Chinese under probe for nCoV dies; DOH: Pneumonia cause of death

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    Heightened inspection. Passengers from China wearing masks get checked for fever upon their arrival at the Incheon International Airport in Incheon, South Korea. Inset is one of the arrivals wearing what seems to be a jacket straight from a sci-fi movie.
    Heightened inspection. Passengers from China wearing masks get checked for fever upon their arrival at the Incheon International Airport in Incheon, South Korea. Inset is one of the arrivals wearing what seems to be a jacket straight from a sci-fi movie.

    A 29-YEAR-OLD Chinese male being tested for the novel coronavirus (2019-nCoV) died Wednesday, two days after being admitted at the San Lazaro Hospital in Manila.

    In a media briefing, San Lazaro Director Dr. Edmundo Lopez said the man died from pneumonia at 7 a.m. while awaiting results of his laboratory tests for the virus. NCoV, believed to have originated from Wuhan, China, can cause pneumonia.

    “Early this morning, at around 7 a.m., we have a person under investigation (PUI) who expired. He is not yet confirmed for nCoV,” Lopez said, adding the deceased, who came from Yunan, China, tested positive for human immunodeficiency virus (HIV). It was not clear if he was a tourist or had a travel history in Wuhan.

    “The patient was seen with varying symptoms upon admission. He had cervical lesions, swollen lymph nodes, skinny, and has anal warts. He was tested for HIV and the screening tested positive twice,” said Lopez.

    The specimen from the deceased is still being tested for possible nCoV infection, Lopez added.

    “Our confirmed cases (for 2019-nCoV)? Zero,” said Health Secretary Francisco Duque III.

    According to the Department of Health, the deceased is one of the 23 persons under investigation (PUIs) whose test results are still being awaited. Also being awaited are tests results conducted by the Research Institute for Tropical Medicine (RITM) on 16 PIUS while six others are awaiting confirmatory test results from the Victorian Infectious Disease Reference Laboratory in Melbourne, Australia.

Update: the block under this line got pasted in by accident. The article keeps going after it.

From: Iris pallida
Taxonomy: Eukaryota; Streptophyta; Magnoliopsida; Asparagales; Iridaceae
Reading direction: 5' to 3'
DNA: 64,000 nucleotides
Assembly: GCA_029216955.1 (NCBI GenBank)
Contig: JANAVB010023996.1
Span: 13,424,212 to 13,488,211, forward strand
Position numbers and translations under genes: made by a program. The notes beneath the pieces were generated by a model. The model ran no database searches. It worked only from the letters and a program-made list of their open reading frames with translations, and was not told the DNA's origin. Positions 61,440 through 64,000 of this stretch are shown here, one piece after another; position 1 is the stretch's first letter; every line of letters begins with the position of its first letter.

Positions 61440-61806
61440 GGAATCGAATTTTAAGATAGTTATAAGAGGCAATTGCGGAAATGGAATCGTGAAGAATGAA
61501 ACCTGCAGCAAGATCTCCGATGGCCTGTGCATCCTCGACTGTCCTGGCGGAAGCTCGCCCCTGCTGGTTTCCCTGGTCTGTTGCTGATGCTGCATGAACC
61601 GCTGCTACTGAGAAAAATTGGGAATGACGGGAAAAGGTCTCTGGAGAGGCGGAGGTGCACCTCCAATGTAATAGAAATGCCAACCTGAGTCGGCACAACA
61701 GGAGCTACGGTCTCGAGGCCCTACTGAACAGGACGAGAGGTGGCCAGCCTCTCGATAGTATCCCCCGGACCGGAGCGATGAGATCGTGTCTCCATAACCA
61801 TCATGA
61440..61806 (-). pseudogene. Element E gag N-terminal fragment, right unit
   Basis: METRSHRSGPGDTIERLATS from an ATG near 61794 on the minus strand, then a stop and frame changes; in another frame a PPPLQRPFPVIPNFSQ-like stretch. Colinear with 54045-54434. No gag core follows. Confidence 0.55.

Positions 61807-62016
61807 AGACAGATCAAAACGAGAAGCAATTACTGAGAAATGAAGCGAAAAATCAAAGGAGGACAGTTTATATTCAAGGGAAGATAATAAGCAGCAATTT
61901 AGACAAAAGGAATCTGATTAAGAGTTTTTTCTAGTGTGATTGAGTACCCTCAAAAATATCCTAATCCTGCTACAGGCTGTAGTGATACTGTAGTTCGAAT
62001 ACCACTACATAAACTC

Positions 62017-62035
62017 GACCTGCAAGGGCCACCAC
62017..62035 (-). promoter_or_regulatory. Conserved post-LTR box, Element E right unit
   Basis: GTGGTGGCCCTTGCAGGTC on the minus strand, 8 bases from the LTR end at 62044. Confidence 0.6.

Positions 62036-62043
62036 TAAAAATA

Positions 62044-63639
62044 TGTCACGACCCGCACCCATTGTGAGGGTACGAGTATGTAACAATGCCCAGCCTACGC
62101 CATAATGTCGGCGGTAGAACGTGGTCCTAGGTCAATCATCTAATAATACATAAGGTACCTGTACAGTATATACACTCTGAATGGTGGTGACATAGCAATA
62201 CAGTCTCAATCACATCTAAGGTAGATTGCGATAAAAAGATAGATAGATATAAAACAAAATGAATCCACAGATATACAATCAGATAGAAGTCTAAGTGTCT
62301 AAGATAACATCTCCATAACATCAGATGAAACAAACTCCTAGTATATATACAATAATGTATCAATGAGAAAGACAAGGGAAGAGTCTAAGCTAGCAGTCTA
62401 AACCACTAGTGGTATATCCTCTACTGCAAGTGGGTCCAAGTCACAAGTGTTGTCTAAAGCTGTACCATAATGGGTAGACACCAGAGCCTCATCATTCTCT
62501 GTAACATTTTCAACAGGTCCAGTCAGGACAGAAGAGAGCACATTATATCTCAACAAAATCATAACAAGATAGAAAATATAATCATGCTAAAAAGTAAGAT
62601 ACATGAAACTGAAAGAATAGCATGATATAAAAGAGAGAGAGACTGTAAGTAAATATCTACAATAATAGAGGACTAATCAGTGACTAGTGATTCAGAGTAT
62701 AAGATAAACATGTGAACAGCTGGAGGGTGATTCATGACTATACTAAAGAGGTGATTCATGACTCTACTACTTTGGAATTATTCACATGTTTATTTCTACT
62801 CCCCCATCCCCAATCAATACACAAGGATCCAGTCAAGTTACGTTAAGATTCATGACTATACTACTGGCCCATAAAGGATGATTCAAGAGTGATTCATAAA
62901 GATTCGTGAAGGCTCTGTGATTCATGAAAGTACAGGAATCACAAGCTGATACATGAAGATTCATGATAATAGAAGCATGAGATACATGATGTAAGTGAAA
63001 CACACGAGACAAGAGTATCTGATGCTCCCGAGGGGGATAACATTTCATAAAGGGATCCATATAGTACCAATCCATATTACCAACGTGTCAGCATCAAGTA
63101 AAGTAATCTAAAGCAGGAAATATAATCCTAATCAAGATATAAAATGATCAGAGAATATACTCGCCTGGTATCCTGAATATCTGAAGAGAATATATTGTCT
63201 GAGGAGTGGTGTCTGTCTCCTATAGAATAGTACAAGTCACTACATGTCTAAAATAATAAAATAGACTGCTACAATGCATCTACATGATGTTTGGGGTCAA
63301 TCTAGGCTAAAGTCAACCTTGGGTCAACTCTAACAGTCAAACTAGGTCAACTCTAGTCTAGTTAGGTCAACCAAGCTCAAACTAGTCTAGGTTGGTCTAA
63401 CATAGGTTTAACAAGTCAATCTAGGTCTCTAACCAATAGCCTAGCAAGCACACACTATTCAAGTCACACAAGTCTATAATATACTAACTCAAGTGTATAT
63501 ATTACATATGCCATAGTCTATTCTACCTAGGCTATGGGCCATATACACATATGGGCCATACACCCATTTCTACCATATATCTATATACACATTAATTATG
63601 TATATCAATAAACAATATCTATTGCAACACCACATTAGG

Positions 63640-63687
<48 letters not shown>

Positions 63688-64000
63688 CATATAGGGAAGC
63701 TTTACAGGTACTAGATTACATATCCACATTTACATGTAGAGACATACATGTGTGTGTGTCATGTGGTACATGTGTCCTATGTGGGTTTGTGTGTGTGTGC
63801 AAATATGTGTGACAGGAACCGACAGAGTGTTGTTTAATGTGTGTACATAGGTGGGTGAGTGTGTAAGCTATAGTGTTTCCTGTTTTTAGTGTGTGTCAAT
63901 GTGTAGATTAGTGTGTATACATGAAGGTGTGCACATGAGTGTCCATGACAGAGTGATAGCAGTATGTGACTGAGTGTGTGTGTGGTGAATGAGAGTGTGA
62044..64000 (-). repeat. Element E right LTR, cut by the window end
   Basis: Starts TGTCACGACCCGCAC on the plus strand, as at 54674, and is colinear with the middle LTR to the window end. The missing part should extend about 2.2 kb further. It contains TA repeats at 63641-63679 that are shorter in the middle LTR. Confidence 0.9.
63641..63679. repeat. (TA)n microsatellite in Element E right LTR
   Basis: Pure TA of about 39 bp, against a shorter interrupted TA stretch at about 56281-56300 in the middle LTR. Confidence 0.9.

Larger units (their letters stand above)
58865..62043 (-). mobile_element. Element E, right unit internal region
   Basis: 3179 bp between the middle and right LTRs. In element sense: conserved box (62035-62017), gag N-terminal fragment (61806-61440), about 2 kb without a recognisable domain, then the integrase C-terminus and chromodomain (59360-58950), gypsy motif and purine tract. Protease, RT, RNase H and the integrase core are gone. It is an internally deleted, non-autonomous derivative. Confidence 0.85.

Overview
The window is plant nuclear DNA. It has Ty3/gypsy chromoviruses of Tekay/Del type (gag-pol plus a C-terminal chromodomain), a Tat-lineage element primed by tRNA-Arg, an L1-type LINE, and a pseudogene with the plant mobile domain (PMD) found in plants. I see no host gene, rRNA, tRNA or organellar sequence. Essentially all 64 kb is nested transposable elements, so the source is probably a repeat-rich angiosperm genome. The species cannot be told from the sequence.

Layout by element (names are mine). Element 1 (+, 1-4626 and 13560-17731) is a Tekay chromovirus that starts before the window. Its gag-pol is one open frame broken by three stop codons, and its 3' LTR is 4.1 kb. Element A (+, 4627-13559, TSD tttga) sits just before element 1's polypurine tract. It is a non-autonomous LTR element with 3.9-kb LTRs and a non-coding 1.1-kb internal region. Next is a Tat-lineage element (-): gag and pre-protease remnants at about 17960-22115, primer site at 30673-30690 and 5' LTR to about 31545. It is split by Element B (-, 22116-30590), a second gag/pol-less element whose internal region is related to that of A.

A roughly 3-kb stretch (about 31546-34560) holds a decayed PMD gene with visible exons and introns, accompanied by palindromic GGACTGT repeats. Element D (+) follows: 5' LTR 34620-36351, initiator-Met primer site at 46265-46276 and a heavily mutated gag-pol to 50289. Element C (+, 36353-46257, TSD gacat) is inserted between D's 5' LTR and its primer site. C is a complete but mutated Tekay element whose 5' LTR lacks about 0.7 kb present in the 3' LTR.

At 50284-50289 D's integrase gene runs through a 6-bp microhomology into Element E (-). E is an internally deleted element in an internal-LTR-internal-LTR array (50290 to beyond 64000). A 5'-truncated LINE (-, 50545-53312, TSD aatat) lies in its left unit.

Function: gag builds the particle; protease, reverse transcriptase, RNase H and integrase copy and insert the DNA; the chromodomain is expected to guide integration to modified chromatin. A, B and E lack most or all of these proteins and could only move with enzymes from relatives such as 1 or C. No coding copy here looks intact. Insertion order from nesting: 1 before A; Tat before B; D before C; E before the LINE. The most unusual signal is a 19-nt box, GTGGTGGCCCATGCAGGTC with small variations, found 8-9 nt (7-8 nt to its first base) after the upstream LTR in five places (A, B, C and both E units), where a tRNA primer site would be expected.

Four other PUIs have been discharged out of the total 27 suspected cases recorded since the DOH began counting earlier this month.

    Duque said they have expanded the evaluation tools for suspected 2019-nCoV patients, adding they will now make travel history to the entire Hubei Province, whose capital is Wuhan, as basis.

    “The revision in the evaluation tool includes this particular amendment: travel history to Hubei. We have expanded the sphere of the area from Wuhan,” he said, adding the decision is based on the latest information regarding the new coronavirus.

    “It is in response to the possibility that this virus may indeed enter the country,” said Duque.

    Health Undersecretary Eric Domingo said testing reagents for the virus have arrived at the RITM. This means the six pending samples en route to Australia will be the last ones to be sent abroad for confirmatory testing.

    “They are already setting up the laboratory. Hopefully, by Friday or Saturday, we can already do the testing there at RITM,” said Domingo.

    “It takes time to send our samples to Australia especially since these are possibly infectious substance. So we can probably reduce the process by 2 to 3 days,” said Domingo.

    Duque also said they are considering imposing price control measures on face masks, whose prices have spiraled to as much as P130 apiece. They sold for just P10 before the NCoV scare.